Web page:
High cholesterol brings a lot of folks into my office. Some key points of the discussion I have about this topic include:
- High cholesterol is not a disease; it’s merely a marker, or risk factor, for development of cardiovascular disease.
- It’s not a perfect correlation; a significant percentage of people with normal cholesterol levels have heart attacks, also. (That’s why we must look at other markers, including hsCRP, ferritin, vitamin D, etc.)
- If you are a woman with no previous heart attack or stroke, there is no evidence that statin drugs reduce your risk of dying.
A recent large epidemiological study from Norway found that our current cholesterol guidelines do not accurately reflect risk of cardiovascular deaths. In fact, folks with too low cholesterol levels are at increased risk of death, as well as those with extremely high levels. The authors conclude:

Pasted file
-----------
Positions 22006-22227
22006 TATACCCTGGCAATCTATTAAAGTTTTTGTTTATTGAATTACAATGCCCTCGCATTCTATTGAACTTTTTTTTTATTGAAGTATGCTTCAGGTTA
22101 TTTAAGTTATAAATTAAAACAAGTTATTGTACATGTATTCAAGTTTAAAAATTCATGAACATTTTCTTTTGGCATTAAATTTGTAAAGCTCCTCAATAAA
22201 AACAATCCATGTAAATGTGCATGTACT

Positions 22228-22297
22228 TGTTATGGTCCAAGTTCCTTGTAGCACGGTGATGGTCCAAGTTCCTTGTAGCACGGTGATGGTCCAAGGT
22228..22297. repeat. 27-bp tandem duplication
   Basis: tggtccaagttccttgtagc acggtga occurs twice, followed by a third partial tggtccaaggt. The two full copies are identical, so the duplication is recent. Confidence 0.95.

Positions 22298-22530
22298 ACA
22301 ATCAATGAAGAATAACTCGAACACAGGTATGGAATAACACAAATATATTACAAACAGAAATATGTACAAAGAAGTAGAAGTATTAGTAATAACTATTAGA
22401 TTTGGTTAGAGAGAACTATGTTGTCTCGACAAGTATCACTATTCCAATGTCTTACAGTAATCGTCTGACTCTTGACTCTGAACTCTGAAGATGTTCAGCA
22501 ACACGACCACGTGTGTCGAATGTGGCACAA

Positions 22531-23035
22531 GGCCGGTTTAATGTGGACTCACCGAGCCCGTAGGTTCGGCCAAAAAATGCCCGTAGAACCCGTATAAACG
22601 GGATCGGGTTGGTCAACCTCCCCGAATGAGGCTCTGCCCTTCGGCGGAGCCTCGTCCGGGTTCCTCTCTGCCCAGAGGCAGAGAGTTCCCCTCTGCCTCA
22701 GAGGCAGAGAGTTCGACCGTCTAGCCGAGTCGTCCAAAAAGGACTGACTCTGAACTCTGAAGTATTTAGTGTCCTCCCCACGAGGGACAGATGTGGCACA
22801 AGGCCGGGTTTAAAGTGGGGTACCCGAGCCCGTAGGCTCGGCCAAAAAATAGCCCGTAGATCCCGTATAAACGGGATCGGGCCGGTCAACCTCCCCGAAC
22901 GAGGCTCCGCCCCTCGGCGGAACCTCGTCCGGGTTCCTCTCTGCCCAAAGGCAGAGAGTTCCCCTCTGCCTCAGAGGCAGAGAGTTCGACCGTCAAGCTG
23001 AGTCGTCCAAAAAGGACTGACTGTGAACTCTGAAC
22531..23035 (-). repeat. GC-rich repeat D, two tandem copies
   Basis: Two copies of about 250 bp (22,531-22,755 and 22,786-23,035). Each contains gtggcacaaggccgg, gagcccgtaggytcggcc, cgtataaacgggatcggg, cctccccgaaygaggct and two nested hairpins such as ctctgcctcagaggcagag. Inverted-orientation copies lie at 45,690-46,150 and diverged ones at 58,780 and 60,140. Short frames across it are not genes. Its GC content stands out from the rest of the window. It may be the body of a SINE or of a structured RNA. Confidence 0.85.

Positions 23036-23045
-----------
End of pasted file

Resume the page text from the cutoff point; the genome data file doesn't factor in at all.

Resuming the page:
“Based on epidemiological analysis of updated and comprehensive population data, we found that the underlying assumptions regarding cholesterol in clinical guidelines for CVD prevention might be ﬂawed: cholesterol emerged as an overestimated risk factor in our study, indicating that guideline information might be misleading, particularly for women with ‘moderately elevated’ cholesterol levels…”
(Interesting to note, too, that this study was funded by public health and physicians’ organizations, not pharmaceutical companies…)